In just a few weeks, 11 Israelis have been murdered in three terrorist attacks in Jerusalem. The majority of the attacks have been carried out by minors, including a 13-year-old from Shuafat. The series of attacks has left Israelis asking: What’s driving this spike of violence and what can be done to stop it?
In interviews and statements on that question, the keyword being repeated by defense experts in Israel is “incitement.”
“More resources need to be allotted to one issue which, in my eyes, is the heart of the problem, which is the incitement on social media. A 13-year-old or 14-year-old boy is picking up a knife and going to commit a stabbing attack not because their parents asked them to, and not because that’s what they taught them in school.”Amos Yadlin
“More resources need to be allotted to one issue which, in my eyes, is the heart of the problem, which is the incitement on social media,” Amos Yadlin, former head of the Military Intelligence and former head of the Institute for National Security Studies, told Army Radio earlier this week.
“A 13-year-old or 14-year-old boy is picking up a knife and going to commit a stabbing attack not because their parents asked them to, and not because that’s what they taught them in school.”
The defense expert stressed that while there is no “magic solution,” the first steps to combat the violence should be to set up a heavier presence of police and security forces on the streets of the capital and to allot more resources to combat incitement on social media.
While during the wave of violence in 2016 known as the knife intifada, many terrorists posted about their intent to carry out an attack on Facebook, giving security forces a possibility to notice the post and thwart the attack, today many “lone wolf” terrorists no longer do so.
“Even cyber efforts are not a weapon that you activate once and achieve great things. Now cyber experts need to analyze how to block the incitement, and this isn’t easy. I’ll tell you that regimes that we really don’t want to be similar to, like the Chinese or the Iranians, do it much more efficiently,” said Yadlin. “We are a state with human rights. When you block a certain social media platform, you block it not just for the residents of east Jerusalem.”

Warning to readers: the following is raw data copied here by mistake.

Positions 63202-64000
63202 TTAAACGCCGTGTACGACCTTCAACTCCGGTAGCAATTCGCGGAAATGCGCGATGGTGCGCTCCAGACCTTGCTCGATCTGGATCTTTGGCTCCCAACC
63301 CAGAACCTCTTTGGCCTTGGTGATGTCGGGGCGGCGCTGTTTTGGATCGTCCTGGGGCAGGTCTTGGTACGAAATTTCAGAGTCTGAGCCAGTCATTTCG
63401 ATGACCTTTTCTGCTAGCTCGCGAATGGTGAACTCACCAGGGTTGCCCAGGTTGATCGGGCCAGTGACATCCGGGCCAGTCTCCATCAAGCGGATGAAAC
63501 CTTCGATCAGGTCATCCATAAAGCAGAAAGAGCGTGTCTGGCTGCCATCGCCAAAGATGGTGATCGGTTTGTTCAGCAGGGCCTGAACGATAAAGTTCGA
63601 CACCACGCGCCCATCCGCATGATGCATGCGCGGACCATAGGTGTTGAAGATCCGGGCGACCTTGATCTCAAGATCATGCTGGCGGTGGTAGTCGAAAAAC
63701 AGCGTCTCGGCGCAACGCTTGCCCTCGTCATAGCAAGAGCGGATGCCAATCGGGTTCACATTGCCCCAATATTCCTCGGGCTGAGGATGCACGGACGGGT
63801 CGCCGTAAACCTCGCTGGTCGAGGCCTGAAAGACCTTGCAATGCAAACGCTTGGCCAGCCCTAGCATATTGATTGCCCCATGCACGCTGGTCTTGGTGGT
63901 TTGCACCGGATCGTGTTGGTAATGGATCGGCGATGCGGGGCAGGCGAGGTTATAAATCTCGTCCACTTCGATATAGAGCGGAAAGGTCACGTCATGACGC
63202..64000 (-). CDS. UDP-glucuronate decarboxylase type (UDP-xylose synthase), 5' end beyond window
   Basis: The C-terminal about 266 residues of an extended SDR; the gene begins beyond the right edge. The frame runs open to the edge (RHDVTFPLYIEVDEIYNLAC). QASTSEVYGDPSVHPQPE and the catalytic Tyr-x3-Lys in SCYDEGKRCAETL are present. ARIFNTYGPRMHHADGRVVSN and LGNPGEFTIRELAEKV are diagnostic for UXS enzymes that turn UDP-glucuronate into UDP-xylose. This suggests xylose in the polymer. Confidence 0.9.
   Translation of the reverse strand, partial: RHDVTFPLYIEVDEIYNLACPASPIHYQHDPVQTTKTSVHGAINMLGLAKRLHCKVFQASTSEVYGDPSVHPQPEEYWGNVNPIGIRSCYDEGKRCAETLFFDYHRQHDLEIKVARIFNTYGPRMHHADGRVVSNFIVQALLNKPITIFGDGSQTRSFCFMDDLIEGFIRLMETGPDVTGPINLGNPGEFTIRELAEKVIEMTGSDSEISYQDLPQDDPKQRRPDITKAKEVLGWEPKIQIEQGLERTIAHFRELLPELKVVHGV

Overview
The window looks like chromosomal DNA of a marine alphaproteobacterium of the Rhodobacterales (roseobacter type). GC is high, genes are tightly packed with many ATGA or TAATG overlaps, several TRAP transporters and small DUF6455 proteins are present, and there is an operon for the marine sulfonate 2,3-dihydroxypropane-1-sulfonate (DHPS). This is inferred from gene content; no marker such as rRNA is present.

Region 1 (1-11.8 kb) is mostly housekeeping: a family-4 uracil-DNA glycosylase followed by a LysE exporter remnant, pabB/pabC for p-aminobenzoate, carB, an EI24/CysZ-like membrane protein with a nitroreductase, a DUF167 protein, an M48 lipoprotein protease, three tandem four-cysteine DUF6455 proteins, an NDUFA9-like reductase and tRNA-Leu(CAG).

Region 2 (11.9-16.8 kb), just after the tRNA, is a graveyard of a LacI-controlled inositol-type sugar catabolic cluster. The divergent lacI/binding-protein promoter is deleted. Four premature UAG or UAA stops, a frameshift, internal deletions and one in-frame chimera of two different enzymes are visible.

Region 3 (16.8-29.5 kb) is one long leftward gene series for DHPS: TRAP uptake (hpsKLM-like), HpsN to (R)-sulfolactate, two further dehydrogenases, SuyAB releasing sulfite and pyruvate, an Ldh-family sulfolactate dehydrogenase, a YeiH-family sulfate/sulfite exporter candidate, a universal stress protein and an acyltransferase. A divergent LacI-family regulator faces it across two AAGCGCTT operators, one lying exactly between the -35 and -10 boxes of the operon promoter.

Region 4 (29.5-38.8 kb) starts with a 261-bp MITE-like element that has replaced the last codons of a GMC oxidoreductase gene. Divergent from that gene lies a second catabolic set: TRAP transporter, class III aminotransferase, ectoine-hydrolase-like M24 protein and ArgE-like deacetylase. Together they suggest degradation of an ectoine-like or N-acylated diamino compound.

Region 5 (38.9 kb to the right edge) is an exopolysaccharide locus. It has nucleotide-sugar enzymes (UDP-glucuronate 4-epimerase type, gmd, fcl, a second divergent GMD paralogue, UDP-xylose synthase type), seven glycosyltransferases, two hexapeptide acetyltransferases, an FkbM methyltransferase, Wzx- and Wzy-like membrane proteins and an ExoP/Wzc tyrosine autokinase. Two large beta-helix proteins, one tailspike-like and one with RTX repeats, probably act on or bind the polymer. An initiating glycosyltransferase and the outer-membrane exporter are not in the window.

Yadlin pointed out that while fighting incitement will take time and effort, the State of Israel has shown that when it applies itself to an issue, it always finds a solution. The defense expert pointed to the military’s successes in combating Hamas’s terrorism tunnels from the Gaza Strip, after years in which it was thought there was no solution.
In an interview with KAN Reshet Bet on Wednesday, Dr. Michael Milstein, an expert on Palestinian affairs at Tel Aviv and Reichman universities and former adviser to the Coordinator of Government Activities in the Territories, agreed that incitement on social media has increased dramatically in recent years.
Incitement on social media has spiked
“The Internet of 2023, especially TikTok and all the wild incitement running around it, is not similar to what there was a decade ago,” said Milstein, explaining that the inciting videos tend to focus on two things: attacks on Jewish passersby and praise for terrorists.
“For example, the 13-year-old boy who carried out the attack in Silwan two weeks ago has been made up to be a ‘model to be admired,’ and I would say that in some of the videos, especially those that Hamas in Gaza is behind either openly or in secret, there are really instructions to operate, like ‘You need to be just like him. This is an act of heroism. This is an act you need to do.’”
The results of the widespread incitement in east Jerusalem were easy to see in an interview filmed by KAN near the Damascus Gate of the Old City recently.
An older east Jerusalem resident told the interviewer that the youth in the city are “good kids who have aspirations, want to study and develop.” When the interviewer turned to two boys who were standing nearby and asked whether they agreed, they said, “We want Hamas and riots. To die as martyrs, that is what is most important.”
“We want Hamas and riots. To die as martyrs, that is what is most important.”East Jerusalem kids
The two youths added that the terrorist who murdered civilians in Neveh Ya’acov “frightened the Jews,” and that “it would have been better if he would have killed more.”
When the interviewer asked, “What if the [terrorist] had killed me?” the youths responded, “God willing.”
The two boys, along with two other east Jerusalem residents suspected of incitement, were later arrested by the Israel Police.
S., an Arab father in east Jerusalem, told Army Radio last week that he was shocked to discover that his son, in an elementary school in east Jerusalem, was being taught that he should kill Jews.
“In the past year, the boy started to ask all sorts of questions. I didn’t understand; I thought it was coming from kids who are part of the population who learn there.”
The questions included “Dad, why is it okay to kill Jews? Why are we not allowed to buy things from the Jews? Do we need to fight for al-Aqsa and to free the homeland?”
S. stressed that he was shocked that his son, who is only 12 years old, is being taught that he needs to “sacrifice his life for the freedom of Palestine and al-Aqsa.” The children are also taught to admire Palestinian terrorists who carried out attacks, added the father.
“I am raising my son to be a doctor or an officer in Israel Police, not to expect that my son will come tomorrow and carry out a terrorist attack. We live in coexistence in the land.”S.
“I am raising my son to be a doctor or an officer in Israel Police, not to expect that my son will come tomorrow and carry out a terrorist attack. We live in coexistence in the land,” S. told Army Radio, adding that he had sent a letter to the Education Ministry about the issue and that the ministry did not deal with it.